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Strategic research resources

Birth to Twenty Plus Cohort

South Africa’s longest running and only intergenerational cohort

The Birth to Twenty Plus cohort (Bt20+) is South Africa’s longest existing longitudinal study and it has been a strategic resource of DPHRU since our inception.

The original cohort included 3273 mothers and their children who were enrolled in 1990 in Soweto-Johannesburg and who have been followed up for close to three decades. The Bt20+ cohort now has three generations enrolled, across all the stages of development and intergenerationally. In 2019, the Generation 2 (2G) cohort participants are 29 years of age and nearly 60% are still in contact with the study. The latest wave of data collection at age 29 years has just been completed and focused on transitions to adulthood (education; livelihoods; cognitive function) and how early life factors (development) affect these outcomes. Generation 1 mothers (1G) gave birth to Generation 2 (2G) in 1990. Information on 1G women and their 2G offspring has been obtained prospectively on 24 repeated occasions. The 2G cohort have begun to have their own children (Generation 3; 3G). We have been enrolling the 3G cohort into a study investigating the effect of exposures over two generations on infant biological outcomes assessed in the third generation.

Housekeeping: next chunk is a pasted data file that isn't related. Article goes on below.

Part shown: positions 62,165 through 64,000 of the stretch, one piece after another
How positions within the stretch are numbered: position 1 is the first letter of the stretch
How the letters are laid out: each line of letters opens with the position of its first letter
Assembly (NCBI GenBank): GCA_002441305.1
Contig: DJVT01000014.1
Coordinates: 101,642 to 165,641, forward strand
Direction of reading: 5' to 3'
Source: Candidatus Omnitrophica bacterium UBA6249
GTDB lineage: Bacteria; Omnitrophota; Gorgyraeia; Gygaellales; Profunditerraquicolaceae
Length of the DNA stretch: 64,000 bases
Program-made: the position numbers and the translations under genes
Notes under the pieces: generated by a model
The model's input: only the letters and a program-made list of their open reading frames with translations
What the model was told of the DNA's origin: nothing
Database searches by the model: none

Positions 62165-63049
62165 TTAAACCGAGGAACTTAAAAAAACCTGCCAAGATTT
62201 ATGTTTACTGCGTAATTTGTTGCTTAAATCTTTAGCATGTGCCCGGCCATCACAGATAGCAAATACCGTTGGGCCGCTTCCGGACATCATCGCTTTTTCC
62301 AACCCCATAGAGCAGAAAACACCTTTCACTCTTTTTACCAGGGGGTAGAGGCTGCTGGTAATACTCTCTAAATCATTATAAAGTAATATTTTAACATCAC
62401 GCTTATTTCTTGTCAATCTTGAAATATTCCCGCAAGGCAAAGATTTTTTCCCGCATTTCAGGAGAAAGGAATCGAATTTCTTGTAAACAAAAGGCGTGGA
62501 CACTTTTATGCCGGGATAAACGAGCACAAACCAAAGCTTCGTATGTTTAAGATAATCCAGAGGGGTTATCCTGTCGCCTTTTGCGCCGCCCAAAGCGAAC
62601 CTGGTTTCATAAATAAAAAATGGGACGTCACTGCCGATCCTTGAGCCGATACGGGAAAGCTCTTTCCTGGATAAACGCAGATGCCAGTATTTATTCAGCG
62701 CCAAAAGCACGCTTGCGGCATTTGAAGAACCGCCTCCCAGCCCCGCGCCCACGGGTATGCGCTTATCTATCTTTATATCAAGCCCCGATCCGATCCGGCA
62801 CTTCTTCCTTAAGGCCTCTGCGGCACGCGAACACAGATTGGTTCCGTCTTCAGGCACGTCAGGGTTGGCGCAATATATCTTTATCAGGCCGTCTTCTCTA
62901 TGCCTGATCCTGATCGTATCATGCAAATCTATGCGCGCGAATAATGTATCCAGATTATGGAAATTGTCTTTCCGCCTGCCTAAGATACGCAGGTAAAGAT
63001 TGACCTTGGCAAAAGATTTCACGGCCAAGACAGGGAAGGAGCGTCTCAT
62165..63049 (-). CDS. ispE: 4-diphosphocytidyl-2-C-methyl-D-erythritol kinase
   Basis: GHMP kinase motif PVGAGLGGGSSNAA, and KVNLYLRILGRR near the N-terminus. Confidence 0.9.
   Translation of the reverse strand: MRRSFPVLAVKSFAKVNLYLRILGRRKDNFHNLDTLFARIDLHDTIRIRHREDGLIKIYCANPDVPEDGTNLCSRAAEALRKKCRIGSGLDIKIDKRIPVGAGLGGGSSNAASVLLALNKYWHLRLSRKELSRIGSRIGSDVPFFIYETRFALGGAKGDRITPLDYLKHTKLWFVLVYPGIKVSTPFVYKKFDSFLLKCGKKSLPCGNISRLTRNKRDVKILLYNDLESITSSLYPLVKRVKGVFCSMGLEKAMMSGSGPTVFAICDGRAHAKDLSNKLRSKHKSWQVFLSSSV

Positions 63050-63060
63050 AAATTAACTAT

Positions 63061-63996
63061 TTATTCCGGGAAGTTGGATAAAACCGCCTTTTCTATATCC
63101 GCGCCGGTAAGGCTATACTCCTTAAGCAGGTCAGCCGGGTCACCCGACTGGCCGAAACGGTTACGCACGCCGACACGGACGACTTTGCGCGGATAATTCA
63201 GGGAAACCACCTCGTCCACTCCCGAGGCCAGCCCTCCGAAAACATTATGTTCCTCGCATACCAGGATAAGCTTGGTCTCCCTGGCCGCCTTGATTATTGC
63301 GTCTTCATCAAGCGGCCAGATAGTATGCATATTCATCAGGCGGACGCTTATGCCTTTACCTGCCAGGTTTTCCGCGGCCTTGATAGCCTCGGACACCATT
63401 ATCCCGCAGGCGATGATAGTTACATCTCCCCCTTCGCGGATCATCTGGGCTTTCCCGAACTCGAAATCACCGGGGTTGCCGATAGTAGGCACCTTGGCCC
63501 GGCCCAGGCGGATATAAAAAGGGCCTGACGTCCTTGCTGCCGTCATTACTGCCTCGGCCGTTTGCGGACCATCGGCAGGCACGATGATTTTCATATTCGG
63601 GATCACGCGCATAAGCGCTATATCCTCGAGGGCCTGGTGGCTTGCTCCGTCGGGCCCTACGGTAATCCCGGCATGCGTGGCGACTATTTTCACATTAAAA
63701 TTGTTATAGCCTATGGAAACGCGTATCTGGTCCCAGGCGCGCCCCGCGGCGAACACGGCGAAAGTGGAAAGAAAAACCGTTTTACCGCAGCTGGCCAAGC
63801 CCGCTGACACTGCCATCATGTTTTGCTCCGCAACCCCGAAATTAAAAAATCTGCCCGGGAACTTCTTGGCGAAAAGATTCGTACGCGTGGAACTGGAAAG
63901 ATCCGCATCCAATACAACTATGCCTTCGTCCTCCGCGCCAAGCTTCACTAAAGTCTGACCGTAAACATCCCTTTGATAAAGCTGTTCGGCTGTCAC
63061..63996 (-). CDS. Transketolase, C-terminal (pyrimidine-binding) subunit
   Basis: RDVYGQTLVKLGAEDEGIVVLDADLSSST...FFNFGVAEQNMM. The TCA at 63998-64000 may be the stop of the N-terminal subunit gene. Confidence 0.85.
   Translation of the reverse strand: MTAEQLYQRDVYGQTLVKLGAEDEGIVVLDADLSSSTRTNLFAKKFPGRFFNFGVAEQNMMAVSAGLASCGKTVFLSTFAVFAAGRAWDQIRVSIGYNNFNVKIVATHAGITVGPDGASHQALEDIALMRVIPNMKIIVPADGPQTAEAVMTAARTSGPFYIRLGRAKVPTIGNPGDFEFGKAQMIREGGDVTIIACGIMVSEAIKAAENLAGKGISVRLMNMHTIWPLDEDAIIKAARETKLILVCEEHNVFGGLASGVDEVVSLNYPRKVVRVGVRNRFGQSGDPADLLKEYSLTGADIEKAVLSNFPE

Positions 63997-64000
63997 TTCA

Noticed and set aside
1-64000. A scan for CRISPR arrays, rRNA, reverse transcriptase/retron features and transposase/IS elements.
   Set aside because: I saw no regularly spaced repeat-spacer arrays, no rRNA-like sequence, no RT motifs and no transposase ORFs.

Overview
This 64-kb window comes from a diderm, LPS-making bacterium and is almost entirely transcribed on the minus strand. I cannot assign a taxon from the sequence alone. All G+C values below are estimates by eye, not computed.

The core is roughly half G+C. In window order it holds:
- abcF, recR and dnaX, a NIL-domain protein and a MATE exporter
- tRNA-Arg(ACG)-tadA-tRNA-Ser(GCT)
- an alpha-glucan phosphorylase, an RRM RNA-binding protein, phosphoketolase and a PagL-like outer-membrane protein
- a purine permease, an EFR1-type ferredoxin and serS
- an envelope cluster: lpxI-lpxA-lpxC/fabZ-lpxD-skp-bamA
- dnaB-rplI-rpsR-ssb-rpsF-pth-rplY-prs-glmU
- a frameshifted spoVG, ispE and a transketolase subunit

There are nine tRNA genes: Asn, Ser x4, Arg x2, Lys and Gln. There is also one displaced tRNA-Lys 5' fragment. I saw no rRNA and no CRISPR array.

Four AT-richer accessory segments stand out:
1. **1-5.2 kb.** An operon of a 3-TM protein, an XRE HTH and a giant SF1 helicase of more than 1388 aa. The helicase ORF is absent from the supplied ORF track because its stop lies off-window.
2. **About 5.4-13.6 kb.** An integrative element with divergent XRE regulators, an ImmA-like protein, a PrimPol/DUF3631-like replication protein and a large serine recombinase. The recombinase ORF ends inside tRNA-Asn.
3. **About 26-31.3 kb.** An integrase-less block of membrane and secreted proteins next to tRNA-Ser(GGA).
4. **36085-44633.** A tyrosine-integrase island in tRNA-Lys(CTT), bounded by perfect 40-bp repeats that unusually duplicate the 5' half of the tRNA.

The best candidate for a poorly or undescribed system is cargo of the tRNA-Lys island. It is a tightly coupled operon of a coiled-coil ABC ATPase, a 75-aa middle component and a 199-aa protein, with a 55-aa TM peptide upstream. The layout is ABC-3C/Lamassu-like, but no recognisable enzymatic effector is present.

The exciting opportunity that the Bt20+ resource provides is that DPHRU researchers and our collaborators have the opportunity to examine the impact of personal, social and family history on child, adolescent and adult health and wellbeing across generations. This is a unique feature in the South Africa research arena and will continue to remain a cornerstone of the DPHRU research agenda in coming years.

The Healthy Life Trajectories Initiative (HeLTI)

Africa’s first preconception and life-course trial